Early on during the pandemic, it became clear that older patients were at greater risk of suffering the most serious effects of coronavirus, and a great deal of attention went into ensuring steps were taken to protect this population. Yet, despite the impact of stressors and social isolation caused by the pandemic, the same attention has not been given to ensuring their mental health needs are also being met. Due to a variety of barriers making them less likely to seek treatment, they are far more likely to have an unmet need for mental health treatment.
It’s time we talked about how to address the mental health crisis among older Americans and the healthcare industry’s collective responsibility to find accessible solutions.
In a recent health research survey of Americans across various demographics, we found that only 4% of baby boomers saw a therapist or psychiatrist in a typical year, compared to 16% of Generation X respondents and 20% of millennials.
A lack of mental health treatment across aging generations is an ongoing health crisis. There’s an epidemic of boomers going undiagnosed for conditions, including anxiety, depression, PTSD and more – conditions that can exacerbate heart diseases and other ailments, which become increasingly prevalent and serious with advancing age. Addressing mental illnesses could prevent complications in such conditions down the road. In our survey, fewer than 1 in 5 boomers reported having been diagnosed with anxiety or depression, compared to 41% of millennials. Nearly half of boomers, meanwhile, report having hypertension, a condition positively associated with anxiety.
Many more have unrecognized neurodivergent conditions typically diagnosed in younger patients, which were poorly understood in previous generations. Left unrecognized and untreated, such conditions can lead to co-occurring conditions and unhealthy coping mechanisms, such as substance abuse. Only approximately 1 in 100 boomers in our survey identified as having ADHD, compared with 6% of Gen X respondents and 12% of millennials. Such missed diagnoses can also be responsible for incorrect diagnoses, including practitioners mistaking symptoms of ADHD for dementia, and complicate treatment in many ways.
So what’s keeping boomers from addressing mental health?
A range of contributing factors include lingering stigma around mental health among aging generations, difficulties in finding accessible coverage – including a lack of practitioners who accept Medicare – and primary care physicians and other healthcare practitioners who hold on to anachronistic, inaccurate views of mental health as separate from physical health.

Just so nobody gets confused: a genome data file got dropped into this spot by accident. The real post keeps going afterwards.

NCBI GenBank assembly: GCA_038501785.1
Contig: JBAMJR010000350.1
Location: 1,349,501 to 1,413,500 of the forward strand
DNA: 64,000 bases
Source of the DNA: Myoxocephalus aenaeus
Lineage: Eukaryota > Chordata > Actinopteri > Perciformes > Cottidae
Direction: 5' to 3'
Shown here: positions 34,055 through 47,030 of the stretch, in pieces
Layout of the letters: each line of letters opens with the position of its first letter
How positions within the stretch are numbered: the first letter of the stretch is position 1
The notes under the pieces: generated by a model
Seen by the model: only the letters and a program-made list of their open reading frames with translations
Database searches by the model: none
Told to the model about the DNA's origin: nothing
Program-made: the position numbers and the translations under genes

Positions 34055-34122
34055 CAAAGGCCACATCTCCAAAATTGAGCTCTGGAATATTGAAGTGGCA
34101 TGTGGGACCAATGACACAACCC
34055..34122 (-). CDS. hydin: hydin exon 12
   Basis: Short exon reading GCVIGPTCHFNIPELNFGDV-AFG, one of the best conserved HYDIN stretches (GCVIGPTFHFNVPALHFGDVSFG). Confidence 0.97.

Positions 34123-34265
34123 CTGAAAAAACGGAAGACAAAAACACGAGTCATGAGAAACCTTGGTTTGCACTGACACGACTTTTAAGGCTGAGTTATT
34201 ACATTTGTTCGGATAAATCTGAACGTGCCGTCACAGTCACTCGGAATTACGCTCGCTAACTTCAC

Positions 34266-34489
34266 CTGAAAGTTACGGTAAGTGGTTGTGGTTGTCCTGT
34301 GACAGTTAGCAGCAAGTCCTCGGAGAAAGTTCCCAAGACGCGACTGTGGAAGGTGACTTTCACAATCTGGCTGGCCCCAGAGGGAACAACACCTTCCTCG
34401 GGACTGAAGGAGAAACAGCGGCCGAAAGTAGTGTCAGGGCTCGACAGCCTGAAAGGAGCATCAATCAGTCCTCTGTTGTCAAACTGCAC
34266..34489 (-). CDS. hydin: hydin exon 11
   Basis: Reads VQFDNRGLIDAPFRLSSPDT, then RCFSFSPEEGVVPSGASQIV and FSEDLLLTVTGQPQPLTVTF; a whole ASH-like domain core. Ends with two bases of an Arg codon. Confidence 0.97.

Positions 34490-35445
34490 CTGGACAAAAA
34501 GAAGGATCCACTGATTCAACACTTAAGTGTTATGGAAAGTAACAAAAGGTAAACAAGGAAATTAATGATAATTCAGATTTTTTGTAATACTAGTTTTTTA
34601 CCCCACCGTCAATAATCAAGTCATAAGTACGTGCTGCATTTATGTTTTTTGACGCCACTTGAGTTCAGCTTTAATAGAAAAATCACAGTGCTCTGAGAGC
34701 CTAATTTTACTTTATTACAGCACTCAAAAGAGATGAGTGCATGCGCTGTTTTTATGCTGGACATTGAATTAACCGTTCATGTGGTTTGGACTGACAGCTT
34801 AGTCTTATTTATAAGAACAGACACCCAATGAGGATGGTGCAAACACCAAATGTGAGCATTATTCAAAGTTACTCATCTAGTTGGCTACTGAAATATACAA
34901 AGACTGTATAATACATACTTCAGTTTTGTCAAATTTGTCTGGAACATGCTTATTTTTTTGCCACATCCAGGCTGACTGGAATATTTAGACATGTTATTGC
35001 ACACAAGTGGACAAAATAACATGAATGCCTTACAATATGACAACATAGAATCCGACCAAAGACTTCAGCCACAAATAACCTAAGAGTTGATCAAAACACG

The good news is that some new tools are available to address this problem.
While most of the conversation around the recent rise of telehealth has been centered around the pandemic’s role in accelerating its adoption by medical practitioners, the rapid expansion of telehealth offerings by mental health practitioners is arguably an even more radical and transformative change emerging from the pandemic.
The embrace of telehealth options by previously reluctant mental health professionals could help those who have limited access to mental health services due to geographical proximity or mobility issues, which are particularly prevalent among aging people. It could also cut through lingering stigma around addressing mental health, which is of particular importance for older people, some of whom may be unwilling to go to a therapist’s or psychiatrist’s office in person due to privacy concerns and may feel more comfortable with telehealth counseling from their own home.
This rise in telehealth options for mental health could be part of a sea change to make mental healthcare more accessible, but it’s far from a cure-all. It is crucial for primary care practitioners to gain a better understanding of mental health and its inseparable intersection with physical health and to advocate for the importance of mental health treatment – particularly among older patients with whom they’ve established a trusted relationship. As New York Times personal health columnist Jane Brody wrote this October, “The human organism does not recognize the medical profession’s artificial separation of mental and physical ills. Rather, mind and body form a two-way street … An untreated mental illness can significantly increase the risk of becoming physically ill, and physical disorders may result in behaviors that make mental conditions worse.”